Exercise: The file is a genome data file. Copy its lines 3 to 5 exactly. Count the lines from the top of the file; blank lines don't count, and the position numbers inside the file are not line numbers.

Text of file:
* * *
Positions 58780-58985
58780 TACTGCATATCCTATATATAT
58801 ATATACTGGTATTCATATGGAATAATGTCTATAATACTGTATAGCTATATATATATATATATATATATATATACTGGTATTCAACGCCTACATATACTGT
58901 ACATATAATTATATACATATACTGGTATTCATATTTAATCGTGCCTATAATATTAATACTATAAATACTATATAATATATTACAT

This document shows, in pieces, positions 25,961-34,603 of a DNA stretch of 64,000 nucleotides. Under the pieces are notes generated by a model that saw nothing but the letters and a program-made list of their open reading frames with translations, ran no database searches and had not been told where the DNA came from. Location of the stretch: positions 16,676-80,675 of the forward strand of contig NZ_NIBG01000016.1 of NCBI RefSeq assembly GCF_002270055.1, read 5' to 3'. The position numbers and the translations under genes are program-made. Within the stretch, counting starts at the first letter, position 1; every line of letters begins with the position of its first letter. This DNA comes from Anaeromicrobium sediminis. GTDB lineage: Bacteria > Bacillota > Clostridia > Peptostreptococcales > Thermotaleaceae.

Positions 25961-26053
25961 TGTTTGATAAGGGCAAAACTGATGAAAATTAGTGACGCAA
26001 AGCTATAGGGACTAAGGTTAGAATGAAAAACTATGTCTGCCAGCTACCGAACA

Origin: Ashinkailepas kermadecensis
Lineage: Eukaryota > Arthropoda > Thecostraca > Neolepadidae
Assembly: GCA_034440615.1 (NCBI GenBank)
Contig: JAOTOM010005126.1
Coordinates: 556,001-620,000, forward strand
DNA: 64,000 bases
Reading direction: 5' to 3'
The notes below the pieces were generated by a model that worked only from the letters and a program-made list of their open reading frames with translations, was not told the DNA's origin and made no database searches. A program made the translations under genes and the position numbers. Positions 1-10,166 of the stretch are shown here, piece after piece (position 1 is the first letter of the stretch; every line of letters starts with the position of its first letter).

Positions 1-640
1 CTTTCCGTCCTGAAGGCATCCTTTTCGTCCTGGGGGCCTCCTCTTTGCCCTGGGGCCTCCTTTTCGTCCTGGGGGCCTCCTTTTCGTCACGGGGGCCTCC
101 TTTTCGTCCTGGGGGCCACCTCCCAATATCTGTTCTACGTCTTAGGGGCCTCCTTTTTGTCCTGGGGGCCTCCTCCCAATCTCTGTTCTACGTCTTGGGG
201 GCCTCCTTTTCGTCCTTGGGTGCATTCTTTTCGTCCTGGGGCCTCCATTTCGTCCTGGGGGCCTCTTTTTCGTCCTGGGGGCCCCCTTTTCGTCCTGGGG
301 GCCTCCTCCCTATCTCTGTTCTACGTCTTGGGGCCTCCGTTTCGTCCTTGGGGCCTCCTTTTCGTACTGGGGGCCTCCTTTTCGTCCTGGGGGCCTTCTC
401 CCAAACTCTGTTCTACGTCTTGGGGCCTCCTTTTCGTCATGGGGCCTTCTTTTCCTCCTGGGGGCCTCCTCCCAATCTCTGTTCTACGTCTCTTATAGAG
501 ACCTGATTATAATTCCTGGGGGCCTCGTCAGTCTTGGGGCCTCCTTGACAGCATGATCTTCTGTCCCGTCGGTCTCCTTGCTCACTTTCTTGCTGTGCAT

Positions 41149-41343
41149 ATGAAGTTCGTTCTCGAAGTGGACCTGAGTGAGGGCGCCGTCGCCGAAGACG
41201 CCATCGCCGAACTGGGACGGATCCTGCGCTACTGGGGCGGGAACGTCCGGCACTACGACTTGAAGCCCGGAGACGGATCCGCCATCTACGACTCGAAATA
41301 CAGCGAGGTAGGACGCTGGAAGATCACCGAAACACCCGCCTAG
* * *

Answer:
58801 ATATACTGGTATTCATATGGAATAATGTCTATAATACTGTATAGCTATATATATATATATATATATATATATACTGGTATTCAACGCCTACATATACTGT
58901 ACATATAATTATATACATATACTGGTATTCATATTTAATCGTGCCTATAATATTAATACTATAAATACTATATAATATATTACAT

This document shows, in pieces, positions 25,961-34,603 of a DNA stretch of 64,000 nucleotides. Under the pieces are notes generated by a model that saw nothing but the letters and a program-made list of their open reading frames with translations, ran no database searches and had not been told where the DNA came from. Location of the stretch: positions 16,676-80,675 of the forward strand of contig NZ_NIBG01000016.1 of NCBI RefSeq assembly GCF_002270055.1, read 5' to 3'. The position numbers and the translations under genes are program-made. Within the stretch, counting starts at the first letter, position 1; every line of letters begins with the position of its first letter. This DNA comes from Anaeromicrobium sediminis. GTDB lineage: Bacteria > Bacillota > Clostridia > Peptostreptococcales > Thermotaleaceae.